Police seek money to start putting computers into cruisers

January 27, 1995|By John Rivera | John Rivera,Sun Staff Writer

Anne Arundel County police officials presented capital budget requests yesterday for $1.7 million worth of projects in the 1996 fiscal year, including money to begin installing computers in patrol cars.

Four of the "smart cars" developed by Linthicum-based Westinghouse Electronic Systems Group were tested over a six-month period last year in the Eastern District.

Police officials say they think the computers, which would give officers access to Motor Vehicle Administration, county police and national crime databases, can help them do their jobs more effectively.

"We're information-based; that's how we do our business," Acting Chief Robert Beck told the Planning Advisory Board, a seven-member panel appointed by the county executive to review capital projects. The police department was the first county agency to appear before the board.

Chief Beck said Eastern District officers found it more convenient to use computers to seek information, rather than radioing a dispatcher. They made inquiries three times more often than did their radio-using colleagues and received their answers back five times faster.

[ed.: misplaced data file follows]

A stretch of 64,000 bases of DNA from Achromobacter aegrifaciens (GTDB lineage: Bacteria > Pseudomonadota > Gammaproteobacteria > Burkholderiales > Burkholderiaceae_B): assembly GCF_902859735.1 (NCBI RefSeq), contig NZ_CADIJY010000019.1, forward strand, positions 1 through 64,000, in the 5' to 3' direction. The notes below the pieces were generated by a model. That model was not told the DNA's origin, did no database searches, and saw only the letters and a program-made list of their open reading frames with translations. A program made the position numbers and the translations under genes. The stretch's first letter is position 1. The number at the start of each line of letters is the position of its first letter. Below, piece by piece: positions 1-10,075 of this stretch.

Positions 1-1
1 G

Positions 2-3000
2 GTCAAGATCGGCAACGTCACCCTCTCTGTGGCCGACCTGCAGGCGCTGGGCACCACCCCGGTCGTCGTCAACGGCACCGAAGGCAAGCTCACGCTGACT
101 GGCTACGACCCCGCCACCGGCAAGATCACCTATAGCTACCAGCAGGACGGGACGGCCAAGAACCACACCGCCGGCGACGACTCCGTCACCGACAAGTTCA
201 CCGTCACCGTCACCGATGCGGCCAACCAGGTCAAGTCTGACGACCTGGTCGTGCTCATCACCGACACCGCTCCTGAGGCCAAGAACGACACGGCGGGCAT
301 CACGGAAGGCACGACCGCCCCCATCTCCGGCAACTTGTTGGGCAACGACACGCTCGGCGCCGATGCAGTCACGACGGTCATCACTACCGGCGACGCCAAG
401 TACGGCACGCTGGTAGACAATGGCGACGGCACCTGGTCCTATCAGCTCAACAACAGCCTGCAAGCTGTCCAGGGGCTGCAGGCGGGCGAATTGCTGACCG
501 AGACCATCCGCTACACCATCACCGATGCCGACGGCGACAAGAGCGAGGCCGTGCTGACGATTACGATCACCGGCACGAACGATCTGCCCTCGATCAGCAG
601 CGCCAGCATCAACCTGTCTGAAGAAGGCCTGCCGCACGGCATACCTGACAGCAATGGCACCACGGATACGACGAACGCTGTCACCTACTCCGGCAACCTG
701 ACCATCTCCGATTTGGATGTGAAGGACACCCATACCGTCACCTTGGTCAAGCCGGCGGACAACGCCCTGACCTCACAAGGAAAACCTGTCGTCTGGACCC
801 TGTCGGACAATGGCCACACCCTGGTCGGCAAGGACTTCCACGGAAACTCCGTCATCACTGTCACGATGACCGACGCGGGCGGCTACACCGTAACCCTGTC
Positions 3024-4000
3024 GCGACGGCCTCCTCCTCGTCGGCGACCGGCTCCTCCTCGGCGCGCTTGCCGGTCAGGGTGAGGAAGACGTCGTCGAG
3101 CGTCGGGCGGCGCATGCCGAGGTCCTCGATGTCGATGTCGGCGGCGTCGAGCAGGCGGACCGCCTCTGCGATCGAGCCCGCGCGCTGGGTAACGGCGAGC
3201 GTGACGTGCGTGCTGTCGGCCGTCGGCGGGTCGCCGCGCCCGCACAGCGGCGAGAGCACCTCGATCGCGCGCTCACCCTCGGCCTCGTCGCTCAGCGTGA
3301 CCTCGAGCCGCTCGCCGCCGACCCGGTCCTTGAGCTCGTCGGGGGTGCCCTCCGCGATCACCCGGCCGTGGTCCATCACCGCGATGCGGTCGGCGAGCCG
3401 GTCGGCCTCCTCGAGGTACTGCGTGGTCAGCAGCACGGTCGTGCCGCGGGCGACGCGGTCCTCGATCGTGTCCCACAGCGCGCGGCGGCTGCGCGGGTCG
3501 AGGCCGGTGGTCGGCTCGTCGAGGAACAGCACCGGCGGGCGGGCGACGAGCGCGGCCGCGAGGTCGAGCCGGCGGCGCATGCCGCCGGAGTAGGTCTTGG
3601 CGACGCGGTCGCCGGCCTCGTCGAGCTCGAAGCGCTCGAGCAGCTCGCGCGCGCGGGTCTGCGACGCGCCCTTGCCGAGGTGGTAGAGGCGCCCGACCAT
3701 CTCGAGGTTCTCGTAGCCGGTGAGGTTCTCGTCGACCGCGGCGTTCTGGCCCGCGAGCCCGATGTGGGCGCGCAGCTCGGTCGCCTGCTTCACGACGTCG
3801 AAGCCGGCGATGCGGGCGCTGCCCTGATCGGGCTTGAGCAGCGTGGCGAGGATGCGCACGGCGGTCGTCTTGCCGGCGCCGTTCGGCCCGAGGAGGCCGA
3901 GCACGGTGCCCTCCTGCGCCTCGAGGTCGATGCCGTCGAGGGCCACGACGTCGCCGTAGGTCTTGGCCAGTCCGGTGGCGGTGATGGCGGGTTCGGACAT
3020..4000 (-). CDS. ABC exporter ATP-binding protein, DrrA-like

"We'll make more recoveries of stolen cars because you'll be keying in more tag numbers," Chief Beck said.

"This would assist us in lowering some of the voice load on our radios."

The police department is requesting $929,000 for the computers for the 1996 fiscal year, which begins July 1.

That would pay for the equipment now at the Eastern District, including the four computer terminals and the communications equipment that picks up the signals and relays them to the mainframe computer at police headquarters. It also would pay for 23 more computer terminals.

The total cost for the system, which is to be purchased and installed over six years, would be approximately $20 million.

"This is an expensive project. There's no doubt about it," said Chief Beck in explaining to the board why the police are proposing to fund the computer project over several years.

Other proposed building projects are:

* $259,000 to construct an addition to the Northern District police station.

* $200,000 to upgrade the heating and ventilation system at the department's crime lab. The system now in use allows chemicals used in the labs to seep into other parts of the building and allows an uncomfortable buildup of humidity in the summer, Chief Beck said.

* $119,600 for portable radios.

* $97,000 for a fire escape at the Southern District police station.

* $32,000 to prepare plans for an addition to the Western District police station.

The Planning Advisory Board will vote on the appropriations at a later meeting.

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